COLLEGE STATION — Vegetable research at Texas A&M is putting down new roots with medical and industry scientists seeking to make veggies more healthful and nutritious.
Since the university formed a Vegetable Improvement Center in July 1992, more than 20 researchers — including three who are working on cancer or heart disease prevention — and more than 20 private food industry companies have paid dues and joined forces to create better produce for consumers.
The center is unique for several reasons: its goal is to develop vegetables for their health benefits rather than traditional traits such as size or yield; its researchers include atypical projects between medical and agricultural scientists from universities and private companies; and, companies that may eventually market the products are included early, even when the product is a vegetable pie in the sky.
“We’re taking the folklore and myths of vegetables and making them fact,” said the center’s director, Dr. Leonard Pike. “The biggest thing going is that we have medical people working with us. They tell us what compounds in a vegetable affect human health, and we use that information to breed a vegetable for a particular trait.”
It’s an arrangement that’s easy to buy into. Companies involved in vegetable seed production, processing and handling or retailing can become members of the center for as little as $500, depending on the size of the company. That gets the company in on the first rung of the ladder. Companies also may contribute toward an endowment fund. Later, when a product is developed and ready for market, the members share in the commercial benefits derived from the new vegetable.
Pike said private companies also are welcomed to send their own scientists to conduct research at the center. Texas A&M provides the lab and office space — in the university’s modern research park — and the company pays the salary and other expenses for the project.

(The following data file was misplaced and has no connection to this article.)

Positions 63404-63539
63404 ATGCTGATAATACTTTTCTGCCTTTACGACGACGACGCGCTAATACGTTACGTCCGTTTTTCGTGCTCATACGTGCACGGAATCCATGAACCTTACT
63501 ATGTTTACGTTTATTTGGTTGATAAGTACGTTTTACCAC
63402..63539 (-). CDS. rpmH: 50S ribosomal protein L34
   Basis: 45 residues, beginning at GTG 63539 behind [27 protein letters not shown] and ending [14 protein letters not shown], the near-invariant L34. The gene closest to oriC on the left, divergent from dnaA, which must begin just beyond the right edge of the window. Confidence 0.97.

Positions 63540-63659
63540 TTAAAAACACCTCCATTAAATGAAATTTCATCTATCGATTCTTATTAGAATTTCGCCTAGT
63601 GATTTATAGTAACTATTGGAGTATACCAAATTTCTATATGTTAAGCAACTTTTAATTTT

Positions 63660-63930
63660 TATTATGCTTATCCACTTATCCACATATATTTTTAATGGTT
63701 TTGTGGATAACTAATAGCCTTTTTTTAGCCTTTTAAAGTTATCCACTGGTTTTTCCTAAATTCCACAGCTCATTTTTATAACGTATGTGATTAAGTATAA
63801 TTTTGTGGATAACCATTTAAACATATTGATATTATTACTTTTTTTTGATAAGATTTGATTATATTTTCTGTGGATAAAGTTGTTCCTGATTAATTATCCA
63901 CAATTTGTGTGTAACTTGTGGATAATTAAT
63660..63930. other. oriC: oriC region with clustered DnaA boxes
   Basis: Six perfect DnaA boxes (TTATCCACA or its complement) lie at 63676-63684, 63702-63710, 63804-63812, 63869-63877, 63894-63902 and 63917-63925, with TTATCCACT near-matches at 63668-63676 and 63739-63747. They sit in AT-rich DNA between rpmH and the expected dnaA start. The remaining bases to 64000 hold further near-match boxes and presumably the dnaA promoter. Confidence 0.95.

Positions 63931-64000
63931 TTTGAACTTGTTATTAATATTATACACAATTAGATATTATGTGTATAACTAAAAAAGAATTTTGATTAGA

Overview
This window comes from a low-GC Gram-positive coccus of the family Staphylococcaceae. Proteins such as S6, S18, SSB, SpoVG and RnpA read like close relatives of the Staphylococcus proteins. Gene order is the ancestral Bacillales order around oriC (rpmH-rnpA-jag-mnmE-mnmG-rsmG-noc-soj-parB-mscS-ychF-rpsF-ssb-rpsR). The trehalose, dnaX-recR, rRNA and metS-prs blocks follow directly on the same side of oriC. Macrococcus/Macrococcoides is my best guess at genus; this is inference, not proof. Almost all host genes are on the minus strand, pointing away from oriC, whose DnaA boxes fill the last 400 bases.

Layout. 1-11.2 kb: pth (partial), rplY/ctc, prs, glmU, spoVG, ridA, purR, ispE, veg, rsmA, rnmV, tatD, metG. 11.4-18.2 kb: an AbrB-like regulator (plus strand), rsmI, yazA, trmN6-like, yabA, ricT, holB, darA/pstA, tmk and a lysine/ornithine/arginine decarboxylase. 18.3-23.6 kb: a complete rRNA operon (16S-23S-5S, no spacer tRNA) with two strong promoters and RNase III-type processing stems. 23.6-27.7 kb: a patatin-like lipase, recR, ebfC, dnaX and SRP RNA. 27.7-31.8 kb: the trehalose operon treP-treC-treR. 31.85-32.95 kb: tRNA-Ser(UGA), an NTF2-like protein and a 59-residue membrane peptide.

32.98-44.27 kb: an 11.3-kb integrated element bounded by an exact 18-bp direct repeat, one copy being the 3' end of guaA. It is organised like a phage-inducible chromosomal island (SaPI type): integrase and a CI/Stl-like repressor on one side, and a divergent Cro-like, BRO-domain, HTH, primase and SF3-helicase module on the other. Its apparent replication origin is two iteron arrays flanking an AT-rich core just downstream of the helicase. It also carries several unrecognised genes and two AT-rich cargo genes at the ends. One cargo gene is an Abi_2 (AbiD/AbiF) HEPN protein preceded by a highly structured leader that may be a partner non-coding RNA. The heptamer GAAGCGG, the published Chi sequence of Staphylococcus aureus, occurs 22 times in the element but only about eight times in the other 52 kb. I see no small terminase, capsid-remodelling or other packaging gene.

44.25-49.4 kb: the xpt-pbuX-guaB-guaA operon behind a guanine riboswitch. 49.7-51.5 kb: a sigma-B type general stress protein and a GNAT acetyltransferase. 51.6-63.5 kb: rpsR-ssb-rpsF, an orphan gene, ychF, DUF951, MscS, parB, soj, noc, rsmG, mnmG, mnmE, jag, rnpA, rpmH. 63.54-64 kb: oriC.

“This will help us attract more scientists to work at solving a problem but with no cost to the state,” Pike said. “And that should enable us to get products commercialized sooner.”
He said research that is done without the involvement of commercial companies can take years to reach the retail market. Some of it never does.
“But if the companies — from the seed producers to the grocers — are members, they will know what’s in the mill and they can begin to think about commercialization plans at that point,” Pike explained. “We won’t have to pitch it to them. They already will know the product intimately and will be aware of any special features such as unique handling, packaging or processing methods required.”
“We see this as really revolutionary in terms of industry and university support,” said Dr. Rick Jones, Asgrow research project leader for onions in California. “There are certain types of research that we just can not support financially — research of a more basic nature. This gives us the capability to have major input in some of our primary problems in the seed industry. We can rub shoulders with other researchers not only in our field of plant breeding but in human nutrition sciences and biotechnology.”
Dr. Larry Baker, associate director of onion and carrot research at Asgrow facilities in Wisconsin, agrees.
“This is the most progressive arrangement that I am aware of in the vegetable seed business,” he said. “This allows us to set common priorities so that from the outset both sides buy into the work and put forth the effort to make it work.”
The vegetable industry is no small potatoes. Texas growers produce about $500 million in vegetable crops annually. That turns into an economic impact of more than $1.25 billion for the state each year.
The Texas Agricultural Experiment Station already invests about $3.7 million a year toward vegetable improvement. Most of that work, which involves the main campus in College Station as well as six regional sites, pertains to breeding and genetic improvement, plant stress and adaptation, and production systems. But Pike said researching vegetables for improved nutritional and health aspects is virtually uncharted ground.
He hopes to have the first industry researchers at the center by January. But university research, which began at least two years ago before the center idea was conceived, already is bustling at the new facility. A visiting scientist from Egypt is working with Pike’s team. Furnishings are in for the six labs. Work is in progress in the tissue culture room, the tissue transfer room, the disease screening room and the vegetable chemical analysis room. A growth chamber should be in place by the end of the year.
As researchers arrive and begin various studies, Pike said, the center can look forward to producing sustained improvement of vegetable crops.